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By J SWYGART
When it comes to curbside recycling, the old axiom of “be careful what you ask for, because you just might get it” might indeed come into play.
Depending on whom you choose to believe, there may or may not be a current groundswell of grassroots support for curbside recycling programs brewing throughout the communities of Adams County.
The issue was touched upon briefly by members of the Adams County Solid Waste Management District’s board of directors during their meeting Tuesday. Board members stressed that they’re willing to listen to any and all options, suggestions and recommendations when it comes to curbside recycling. But some members left little doubt that the challenges and obstacles to creating such a program are many and varied.
“It’s labor intensive, and it’s expensive to put (curbside recycling programs) into place,” said Attorney Tim Baker, who serves as legal counsel for the solid waste board. “There are a lot of factors that must be looked at, some of which potentially could have an adverse effect on the revenues received by the solid waste district,” he said.
County solid waste district director Hank Mayer said he recently made a journey into the world of Facebook to check out a thread which he had been informed was the impetus behind the local curbside recycling movement.
It was Mayer’s first-ever encounter with Facebook, and by his own admission he hopes it will be his last. But after reading some of the 100-plus comments on the site (which he did not name specifically) the solid waste director remained skeptical about the alleged widespread support for such types of programs.
Baker said curbside recycling, if implemented, would likely be done on a community-by-community basis. The county would be reduced to a back seat role in the process, he said, and rural county residents could bear the financial brunt should such programs be launched in Decatur or Berne.
“Often, to be economically feasible, communities have been forced to contract out all services” related to curbside recycling collections and refuse collections, Baker said. Were that to be the case, the independent contractors may choose to continue to bring any and all refuse to the Adams County transfer station. Similarly, they could chose to take that trash elsewhere.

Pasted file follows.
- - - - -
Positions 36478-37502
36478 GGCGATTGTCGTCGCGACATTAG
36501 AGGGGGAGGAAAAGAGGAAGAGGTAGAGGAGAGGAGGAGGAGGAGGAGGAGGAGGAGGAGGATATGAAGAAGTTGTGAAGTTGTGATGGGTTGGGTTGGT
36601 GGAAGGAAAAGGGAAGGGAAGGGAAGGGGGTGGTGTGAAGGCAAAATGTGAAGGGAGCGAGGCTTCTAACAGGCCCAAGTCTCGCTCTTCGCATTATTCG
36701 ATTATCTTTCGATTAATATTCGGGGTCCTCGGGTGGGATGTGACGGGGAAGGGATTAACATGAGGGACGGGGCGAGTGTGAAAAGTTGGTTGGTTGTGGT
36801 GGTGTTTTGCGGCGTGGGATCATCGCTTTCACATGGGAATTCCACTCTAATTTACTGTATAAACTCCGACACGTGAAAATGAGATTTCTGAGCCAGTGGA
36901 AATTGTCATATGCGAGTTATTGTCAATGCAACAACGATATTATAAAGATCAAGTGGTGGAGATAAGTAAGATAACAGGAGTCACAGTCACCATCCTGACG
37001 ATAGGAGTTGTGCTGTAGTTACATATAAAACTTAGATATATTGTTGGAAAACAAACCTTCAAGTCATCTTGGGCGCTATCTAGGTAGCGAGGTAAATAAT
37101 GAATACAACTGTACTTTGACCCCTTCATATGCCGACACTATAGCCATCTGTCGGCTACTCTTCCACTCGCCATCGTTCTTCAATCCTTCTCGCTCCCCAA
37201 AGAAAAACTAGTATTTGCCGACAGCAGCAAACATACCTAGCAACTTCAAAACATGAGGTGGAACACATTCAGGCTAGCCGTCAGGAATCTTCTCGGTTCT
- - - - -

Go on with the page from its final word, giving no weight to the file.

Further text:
“And without a waste stream, it’s possible that we may not be able to maintain the transfer station, which would be a detriment to the rest of the county residents,” Baker said.
Solid waste board member DuWayne Herman said a family member who resides in the Broad Ripple area of Indianapolis pays $80 annually for the curbside collection of recyclables. Herman said Adams County residents — with recycling collection sites open once weekly in Decatur, Monroe and Berne, and with the ability to drop off recyclables during regular working hours at the transfer station daily — would seem to have both the ample opportunity and the necessary incentive to dispose of their recyclables free of charge.
And Mayer said that’s when recycling is at its most effective.
“Traditionally, recycling will not work its best when it costs people money,” the solid waste director said. “I think (supporters of curbside recycling) had better look at all the pros and cons.”
On a personal note, as an avid recycler who has seen counties and municipalities in other parts of the country offer much less than does Adams when it comes to the ease of recycling, we would hate to see anything jeopardize the programs that currently exist here.
Would it be nifty to waltz our recyclables out to the curb on a weekly basis and watch them magically disappear? Without question is would.
But with a still-sluggish economy and local governments and area residents alike forced to keep a watchful eye on expenses, the time simply isn’t right to launch a new endeavor that at best can be viewed as a luxury.
If it ain’t broke, it works. And that would seem to include recycling efforts in Adams County.
The writer is the opinion page editor of the Decatur Daily Democrat.